Okay, this is my third time to review an episode of Game of Thrones for this blog. I previously reviewed episode 2 and then episode 6. I always seem to end up reviewing episodes in which Drogo does something really brutal and makes me go, “Agck!” And tonight was no different.
So, when we last left Game of Thrones, the king was dying and Nedd had been appointed protector of the realm. Nedd was ordered to bow down to Joffrey Beiber but Nedd refused, saying that Joffrey was not the heir to the throne. This led to the creepy little brat demanding blood and suddenly, Aiden Gillen was holding a knife to Nedd’s throat and saying — in this wonderfully evil way — “I did tell you not to trust me.”
Last week’s episode ended with the promise of violence and the beginning on tonight’s episode delivered on that promise as the Lannister guards came for Nedd’s two daughters — Arya and Sansa — and cut down anyone unfortunate enough to get in their way. By this point, we expect the violence in this show to be brutal. Indeed, I think we almost demand it because each drop of blood shed onscreen serves notice that Game of Thrones isn’t just a “sword-and-sorcery fantasy.” Instead, it’s a show about real people, all of whom have their own motivations, personalities, and individual complexities. This show is a fantasy that feels real and that was especially evident tonight.
The casual and needless brutality of the Lannisters was emphasized by the fact that they were clad in anonymous armor and carrying metal swords while the majority of their victims were both without weapon and armor. If nothing else, this sequence left little doubt who the bad guys are and who the good guys are.
Speaking of good guys, I have to admit that I hadn’t given much thought to Syrio until tonight’s episode but I still had to hold back a tear as I watched him knowingly sacrified himself for Arya. There was something so incredibly poignant about the sight of him standing there with his broken wooden sword, facing down that faceless, armor-clad giant. For all the respect I give this show for not shying away from the brutality of violence, I was thankful that we didn’t see Syrio struck down. It allowed the character to go out with the respect that he had definitely earned.
From the moment this show began, I’ve been aware that Arya and (to a much lesser extent) Sansa are two fan favorites and this episode — perhaps for the first time since we saw Arya dealing with Joffrey Bieber in episode 2 — gave me some clues why. Though Arya was only in the first ten minutes of the episode, she also provided tonight’s most shocking moment when she killed a young boy with “the pointy end.” It was a well-played scene and one that once established that this is a fantasy with a very human dimension.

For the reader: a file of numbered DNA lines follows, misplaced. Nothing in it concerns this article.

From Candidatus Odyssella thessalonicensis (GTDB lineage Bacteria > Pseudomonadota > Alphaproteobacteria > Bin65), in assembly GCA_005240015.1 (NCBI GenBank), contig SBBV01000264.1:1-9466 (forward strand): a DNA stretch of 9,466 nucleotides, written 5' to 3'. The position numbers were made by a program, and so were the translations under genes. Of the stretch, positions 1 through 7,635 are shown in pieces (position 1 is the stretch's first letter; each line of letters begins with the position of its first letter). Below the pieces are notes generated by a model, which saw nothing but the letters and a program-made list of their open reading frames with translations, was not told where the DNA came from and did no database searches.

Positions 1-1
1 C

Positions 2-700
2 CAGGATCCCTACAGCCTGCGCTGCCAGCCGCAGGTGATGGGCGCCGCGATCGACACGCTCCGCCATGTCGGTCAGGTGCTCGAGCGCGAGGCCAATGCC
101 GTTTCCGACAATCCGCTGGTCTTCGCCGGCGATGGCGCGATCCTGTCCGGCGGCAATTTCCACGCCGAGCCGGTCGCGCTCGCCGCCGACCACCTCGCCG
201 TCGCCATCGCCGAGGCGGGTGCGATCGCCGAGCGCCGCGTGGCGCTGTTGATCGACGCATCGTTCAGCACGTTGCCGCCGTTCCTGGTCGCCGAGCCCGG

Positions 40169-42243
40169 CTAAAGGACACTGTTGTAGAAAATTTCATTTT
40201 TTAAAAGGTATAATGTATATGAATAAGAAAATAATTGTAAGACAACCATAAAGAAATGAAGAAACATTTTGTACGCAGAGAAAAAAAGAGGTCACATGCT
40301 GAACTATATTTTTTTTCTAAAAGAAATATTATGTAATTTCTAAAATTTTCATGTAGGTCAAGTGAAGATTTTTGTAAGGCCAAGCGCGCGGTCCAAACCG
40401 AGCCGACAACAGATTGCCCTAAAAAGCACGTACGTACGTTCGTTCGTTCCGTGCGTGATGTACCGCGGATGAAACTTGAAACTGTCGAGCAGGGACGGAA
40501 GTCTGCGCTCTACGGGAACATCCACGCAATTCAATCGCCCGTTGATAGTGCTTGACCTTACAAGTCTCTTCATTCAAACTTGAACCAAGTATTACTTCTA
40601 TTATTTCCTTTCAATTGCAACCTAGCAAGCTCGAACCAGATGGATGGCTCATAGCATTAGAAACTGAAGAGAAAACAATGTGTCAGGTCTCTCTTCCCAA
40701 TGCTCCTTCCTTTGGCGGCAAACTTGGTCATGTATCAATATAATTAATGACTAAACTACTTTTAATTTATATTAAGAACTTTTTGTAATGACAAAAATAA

Arya escaped the Lannisters but Sansa — not surprisingly — didn’t. Instead, she was taken into custody. I have to admit that it’s easy to dislike Sansa. Previously, I’ve always thought of her as being the equivalent of those silly girls who go on twitter, change their last name to Beiber, and spend all of their time hating on Selena Gomez. It didn’t help that every time we saw Sansa, she was chasing after that little creepy Joffrey. However, at the end of tonight’s episode, Sansa partially redeemed herself by begging Joffrey to spare Nedd. I say partially because she still felt the need to say that she understood that Nedd must have done something wrong. Obviously, that was probably a diplomatic move on her part but I still found myself wishing that Arya had been there because she would have just ripped the little brat’s throat out. Still, this final scene was very well-played by both Jack Gleeson (as Joffrey) and Sophie Turner (as Sansa). Though it ended on a much quieter note than last week’s episode, the end of tonight’s episode carried a lot more emotional weight.
I think one reason that Arleigh wanted me to review this particular episode is because some much of it centered on the two sisters and the different methods they used to deal with the situation they found themselves in. Just by coincidence, I ended up watching tonight’s episode with my own sister, Erin. As usual, Erin and I both started to discuss which sister I was like and which sister she was like. And, as usual, we both wanted to be Arya.
Erin’s argument for being the most like Arya comes down to the fact that, like Arya, she’s athletic, not given to vanity, and has little use for the silly and superficial. My argument was that, like Arya, I’m the youngest. Yes, I’m afraid that’s the only argument I could come up with. As I watched tonight’s episode, I finally forced myself to admit that I’m not Arya. No, I’m just silly little Sansa, constantly flirting with the wrong guy, getting my entire family into trouble but, if nothing else, always looking good while doing so. That’s hard to admit because, ultimately, who wouldn’t rather be Arya?